Focusing entirely on one thing can get you into the state of flow and will likely produce better, higher-quality work than if you were trying to do several things at once.

Take Advantage Of The Outside

Everyone knows how important it is to take regular breaks when working from home. But, sometimes, this just isn’t possible. If you still want a breath of fresh air, why not take your calls on the road – especially if face-to-face interaction isn’t necessary. Known as ‘walkabouts’, even in non-Covid times, many physical offices had started to encourage employees to take meetings on the go, with recent studies showing that discussing issues or projects in different settings can spark new ideas and creativity. 

Give Your Wellbeing A Reality Check

Without the pressures of the commute or back-to-back meetings, WFH could offer you the time to check in on your health and wellbeing. Perhaps you re-commit to that early morning run? “Eat well, sleep well and exercise well – these are the three cornerstones of good physical health,” agree the recruitment experts at Hays. “There are plenty of at-home exercise tutorials online which cover the full range of ability levels – from the fittest among us to the athletically challenged – and serve as a great way to break up the day. Furthermore, don’t skip lunch and don’t compromise your sleep.” 

Create A Family Schedule

If you have children, you might be one of the many who dread working at home. The key, says the Hays team, is to create a schedule ahead of time. “Ideally, it should outline the full day from waking up to bedtime,” they explain. “Your set ‘office’ hours, when food will be made, when it will be eaten and when any breaks will occur. Try to line up your work plan with your children’s typical routines – for example, parents of young ones may find it easier to schedule calls during naptime or when older children are at school. If there are multiple working adults in the household, you might also want to allocate who will ‘own’ each chunk of time, thereby helping to ensure everyone is able to have some distraction-free work time.”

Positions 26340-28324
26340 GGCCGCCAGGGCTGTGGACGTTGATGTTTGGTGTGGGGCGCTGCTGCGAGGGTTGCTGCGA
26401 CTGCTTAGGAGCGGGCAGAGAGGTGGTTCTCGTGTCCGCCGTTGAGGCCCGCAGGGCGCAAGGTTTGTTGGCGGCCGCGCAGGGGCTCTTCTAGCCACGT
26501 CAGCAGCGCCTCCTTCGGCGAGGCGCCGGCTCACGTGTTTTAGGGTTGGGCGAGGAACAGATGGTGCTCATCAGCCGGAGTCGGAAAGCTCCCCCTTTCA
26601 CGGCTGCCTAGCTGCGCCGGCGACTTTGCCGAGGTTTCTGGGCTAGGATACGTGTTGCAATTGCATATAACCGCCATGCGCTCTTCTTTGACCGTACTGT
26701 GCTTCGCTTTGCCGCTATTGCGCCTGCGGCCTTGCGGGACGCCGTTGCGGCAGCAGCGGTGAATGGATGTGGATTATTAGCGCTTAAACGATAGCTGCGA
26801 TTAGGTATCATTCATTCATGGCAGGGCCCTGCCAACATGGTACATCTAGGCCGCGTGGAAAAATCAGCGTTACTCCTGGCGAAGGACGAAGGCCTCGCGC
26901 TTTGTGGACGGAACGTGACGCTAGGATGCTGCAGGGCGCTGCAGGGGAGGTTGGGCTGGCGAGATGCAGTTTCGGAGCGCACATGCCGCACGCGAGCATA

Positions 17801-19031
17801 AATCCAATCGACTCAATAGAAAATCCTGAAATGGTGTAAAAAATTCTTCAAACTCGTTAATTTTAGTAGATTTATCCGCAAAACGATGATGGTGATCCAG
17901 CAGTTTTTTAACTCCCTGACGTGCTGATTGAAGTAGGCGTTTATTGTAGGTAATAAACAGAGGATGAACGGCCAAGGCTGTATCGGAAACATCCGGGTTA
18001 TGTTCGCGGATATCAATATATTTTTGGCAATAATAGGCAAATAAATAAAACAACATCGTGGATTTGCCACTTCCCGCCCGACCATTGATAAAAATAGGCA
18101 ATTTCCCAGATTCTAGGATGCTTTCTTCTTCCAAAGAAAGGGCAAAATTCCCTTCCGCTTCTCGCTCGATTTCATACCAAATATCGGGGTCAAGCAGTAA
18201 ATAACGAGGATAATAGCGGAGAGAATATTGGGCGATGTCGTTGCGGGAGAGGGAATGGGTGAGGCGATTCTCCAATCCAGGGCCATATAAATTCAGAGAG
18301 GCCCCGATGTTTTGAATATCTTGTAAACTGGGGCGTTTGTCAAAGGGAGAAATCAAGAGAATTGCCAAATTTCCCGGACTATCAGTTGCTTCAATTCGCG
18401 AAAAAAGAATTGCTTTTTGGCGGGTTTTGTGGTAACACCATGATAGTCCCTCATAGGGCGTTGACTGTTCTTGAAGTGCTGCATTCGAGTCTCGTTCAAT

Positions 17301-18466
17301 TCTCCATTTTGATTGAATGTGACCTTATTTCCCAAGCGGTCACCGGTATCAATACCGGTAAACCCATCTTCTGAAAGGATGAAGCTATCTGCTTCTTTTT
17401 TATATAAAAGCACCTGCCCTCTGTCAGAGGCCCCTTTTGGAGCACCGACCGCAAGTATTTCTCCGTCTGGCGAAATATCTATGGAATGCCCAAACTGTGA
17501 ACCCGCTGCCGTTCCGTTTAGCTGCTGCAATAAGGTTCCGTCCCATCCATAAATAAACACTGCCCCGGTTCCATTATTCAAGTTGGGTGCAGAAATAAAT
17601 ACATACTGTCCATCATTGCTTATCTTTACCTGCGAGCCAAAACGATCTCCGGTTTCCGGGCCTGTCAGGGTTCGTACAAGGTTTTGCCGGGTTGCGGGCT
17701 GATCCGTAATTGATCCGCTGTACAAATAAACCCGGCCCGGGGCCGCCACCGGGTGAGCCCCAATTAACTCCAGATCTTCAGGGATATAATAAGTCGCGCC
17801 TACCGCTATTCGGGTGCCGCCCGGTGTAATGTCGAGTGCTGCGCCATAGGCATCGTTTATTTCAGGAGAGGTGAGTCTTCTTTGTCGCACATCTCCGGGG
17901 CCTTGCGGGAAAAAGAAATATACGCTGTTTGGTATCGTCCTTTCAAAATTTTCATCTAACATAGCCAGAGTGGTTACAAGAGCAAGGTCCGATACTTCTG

Always Sign Off Properly 

With no official ‘going home’ time, it’s tempting to just keep going until you’re done. While you can certainly use WFH time to catch up, working towards a 6pm or 7pm goal might make you more productive throughout the day, and less prone to procrastination. “Humans are creatures of habit, so a regular schedule is important,” agree the experts at Hays. “Set one and stick to it. If you are new to home working, try to adhere to your normal office routine as much as possible. Get up, get dressed and ‘arrive’ at your desk early to go through emails and create your daily task list. Then, when the working day is done, log off and focus instead on your personal activities to avoid burnout.” If you’re still happy to answer emails late into the evening, just be sure to switch off any alerts which might tell your colleagues you’re still online. That way, you can clear the inbox without being asked to action anything late in the day.